How to Choose an Investment Advisor
By Larry Ferstenou
Based on You CAN Retire Young
Personally, I like managing my own investments. However, I have the interest and, as an early retiree, I have time; not everyone does. If you are too busy to do the research necessary for investing on your own, or if you simply are not interested and don’t mind paying someone else, your next step is to contact a financial advisor (also commonly referred to as a financial planner). Be aware that financial advisors operate under different titles and do not provide the same services. And like any profession, some are more competent than others. A good financial advisor can save you time and make you money; a bad advisor can cost you money.
Financial planners are compensated through either commissions or fees, sometimes both. Many securities brokers, and insurance agents who call themselves financial planners but basically sell their company’s insurance and annuity products, are compensated solely through commissions derived from the investments they buy for you. Be aware of a potential conflict of interest any time commissions are an advisor’s sole compensation.
Fee-only financial advisors charge an hourly rate to develop an investment plan for you. Because their income is not dependent on the commissions received from the products recommended, their investment choices can be more varied—such as index funds and good no-load actively-managed funds instead of only load funds. It may be possible to buy index and no-load funds through commissioned brokers, too, but that usually occurs through special accounts that cost you extra fees. Also, be advised that some fee-only planners are really fee-based and charge commissions in addition to an hourly fee. It is in your best interest to find out how any advisor you plan to work with is actually being compensated.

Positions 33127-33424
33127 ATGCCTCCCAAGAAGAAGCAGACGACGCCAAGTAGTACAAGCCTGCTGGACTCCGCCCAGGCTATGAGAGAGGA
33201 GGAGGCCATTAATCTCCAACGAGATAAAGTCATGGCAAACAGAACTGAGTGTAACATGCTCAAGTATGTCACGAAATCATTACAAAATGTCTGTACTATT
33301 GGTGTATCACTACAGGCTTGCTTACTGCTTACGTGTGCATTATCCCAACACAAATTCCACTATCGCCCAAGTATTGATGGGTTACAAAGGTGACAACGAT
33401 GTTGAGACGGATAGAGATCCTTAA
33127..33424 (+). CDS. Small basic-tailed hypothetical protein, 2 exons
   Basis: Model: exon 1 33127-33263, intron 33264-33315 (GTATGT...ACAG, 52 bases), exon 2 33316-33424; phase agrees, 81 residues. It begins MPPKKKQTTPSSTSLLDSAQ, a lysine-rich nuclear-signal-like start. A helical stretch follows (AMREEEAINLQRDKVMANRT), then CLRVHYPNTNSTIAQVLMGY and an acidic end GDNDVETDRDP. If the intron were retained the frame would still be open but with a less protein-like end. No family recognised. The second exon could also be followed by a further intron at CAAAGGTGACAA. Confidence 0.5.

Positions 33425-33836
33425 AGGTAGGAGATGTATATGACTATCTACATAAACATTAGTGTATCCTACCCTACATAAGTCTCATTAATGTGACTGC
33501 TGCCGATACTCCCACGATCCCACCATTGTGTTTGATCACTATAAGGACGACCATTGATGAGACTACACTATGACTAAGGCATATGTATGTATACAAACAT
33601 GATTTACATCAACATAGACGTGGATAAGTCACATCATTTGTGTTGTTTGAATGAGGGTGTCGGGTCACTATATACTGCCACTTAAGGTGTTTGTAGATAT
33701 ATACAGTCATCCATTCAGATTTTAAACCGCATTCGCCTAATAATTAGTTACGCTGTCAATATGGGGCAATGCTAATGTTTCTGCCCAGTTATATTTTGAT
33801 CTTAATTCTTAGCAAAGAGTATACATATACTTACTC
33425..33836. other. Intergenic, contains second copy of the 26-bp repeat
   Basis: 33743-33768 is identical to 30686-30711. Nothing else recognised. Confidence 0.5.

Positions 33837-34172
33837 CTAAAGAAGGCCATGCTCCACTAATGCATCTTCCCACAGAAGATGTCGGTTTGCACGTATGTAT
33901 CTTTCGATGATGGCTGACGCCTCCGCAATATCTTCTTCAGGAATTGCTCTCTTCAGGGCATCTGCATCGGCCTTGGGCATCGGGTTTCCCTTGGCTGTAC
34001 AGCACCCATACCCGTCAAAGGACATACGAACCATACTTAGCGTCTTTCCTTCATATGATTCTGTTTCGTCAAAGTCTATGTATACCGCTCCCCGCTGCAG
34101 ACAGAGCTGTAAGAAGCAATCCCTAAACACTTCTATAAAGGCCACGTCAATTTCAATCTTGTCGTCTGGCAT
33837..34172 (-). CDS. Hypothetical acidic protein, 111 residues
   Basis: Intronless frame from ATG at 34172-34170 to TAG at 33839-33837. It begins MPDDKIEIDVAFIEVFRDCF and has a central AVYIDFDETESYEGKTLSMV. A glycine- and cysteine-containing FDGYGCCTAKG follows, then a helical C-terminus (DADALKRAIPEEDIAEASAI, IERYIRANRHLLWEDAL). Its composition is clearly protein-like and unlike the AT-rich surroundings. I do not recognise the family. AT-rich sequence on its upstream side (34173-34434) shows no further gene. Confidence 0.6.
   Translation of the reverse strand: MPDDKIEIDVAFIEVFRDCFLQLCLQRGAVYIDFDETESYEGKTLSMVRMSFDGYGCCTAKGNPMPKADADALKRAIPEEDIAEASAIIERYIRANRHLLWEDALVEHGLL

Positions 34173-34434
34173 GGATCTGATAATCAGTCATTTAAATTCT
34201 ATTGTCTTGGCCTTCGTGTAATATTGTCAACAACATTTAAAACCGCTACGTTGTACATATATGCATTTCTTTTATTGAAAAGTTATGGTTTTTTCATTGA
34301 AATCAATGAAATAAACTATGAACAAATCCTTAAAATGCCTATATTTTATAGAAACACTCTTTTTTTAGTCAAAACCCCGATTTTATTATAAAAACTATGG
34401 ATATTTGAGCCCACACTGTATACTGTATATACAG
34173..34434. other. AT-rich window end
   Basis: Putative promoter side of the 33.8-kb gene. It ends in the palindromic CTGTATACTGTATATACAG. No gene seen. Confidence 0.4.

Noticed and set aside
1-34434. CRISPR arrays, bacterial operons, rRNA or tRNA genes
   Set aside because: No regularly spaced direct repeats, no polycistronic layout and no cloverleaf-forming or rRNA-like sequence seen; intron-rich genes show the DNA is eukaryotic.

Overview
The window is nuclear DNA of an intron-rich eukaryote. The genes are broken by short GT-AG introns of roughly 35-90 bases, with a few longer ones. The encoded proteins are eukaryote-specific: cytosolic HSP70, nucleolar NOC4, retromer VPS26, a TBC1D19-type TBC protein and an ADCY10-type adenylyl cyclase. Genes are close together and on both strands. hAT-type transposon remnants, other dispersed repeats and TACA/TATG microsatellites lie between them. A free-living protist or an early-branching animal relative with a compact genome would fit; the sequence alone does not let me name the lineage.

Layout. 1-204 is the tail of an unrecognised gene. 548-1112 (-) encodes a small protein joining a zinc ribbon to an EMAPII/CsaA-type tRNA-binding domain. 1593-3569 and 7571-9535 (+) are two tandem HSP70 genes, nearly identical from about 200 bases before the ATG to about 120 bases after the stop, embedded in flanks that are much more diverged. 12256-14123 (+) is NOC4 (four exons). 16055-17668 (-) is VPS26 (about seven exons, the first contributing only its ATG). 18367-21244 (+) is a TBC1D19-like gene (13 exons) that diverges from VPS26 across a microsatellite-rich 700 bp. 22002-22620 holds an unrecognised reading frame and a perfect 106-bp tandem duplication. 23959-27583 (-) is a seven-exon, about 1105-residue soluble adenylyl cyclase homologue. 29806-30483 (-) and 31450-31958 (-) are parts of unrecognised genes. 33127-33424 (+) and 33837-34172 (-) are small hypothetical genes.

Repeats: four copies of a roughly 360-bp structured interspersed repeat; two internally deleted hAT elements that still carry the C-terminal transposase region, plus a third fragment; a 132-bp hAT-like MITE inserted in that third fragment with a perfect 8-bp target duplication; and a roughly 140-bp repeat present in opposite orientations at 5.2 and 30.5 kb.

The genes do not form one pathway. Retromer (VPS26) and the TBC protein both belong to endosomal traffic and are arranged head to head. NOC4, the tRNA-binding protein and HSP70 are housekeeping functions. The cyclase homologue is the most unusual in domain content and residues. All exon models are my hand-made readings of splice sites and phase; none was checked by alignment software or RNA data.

If you don't want to invest on your own, here are three articles to help you choose a financial advisor: (1) “Investment Advisers: What You Need to Know Before Choosing One,” online at the U.S. Securities and Exchange Commission Web site, www.sec.gov, (2) “The Right Advice” by Lynn Brenner, Bloomberg Personal Finance, September 2001, and (3) “How To Pick An Honest Broker,” by Eleanor Laise, Smart Money, August 2002.
Larry Ferstenou retired over ten years ago at age 42 and is the author of You CAN Retire Young: How to Retire in Your 40s or 50s Without Being Rich (American Book Business Press, 2002). More information can be found at www.youcanretireyoung.com. Copyright © Larry A. Ferstenou, 2002–2003.
Articles by Larry Ferstenou
Based on His Book
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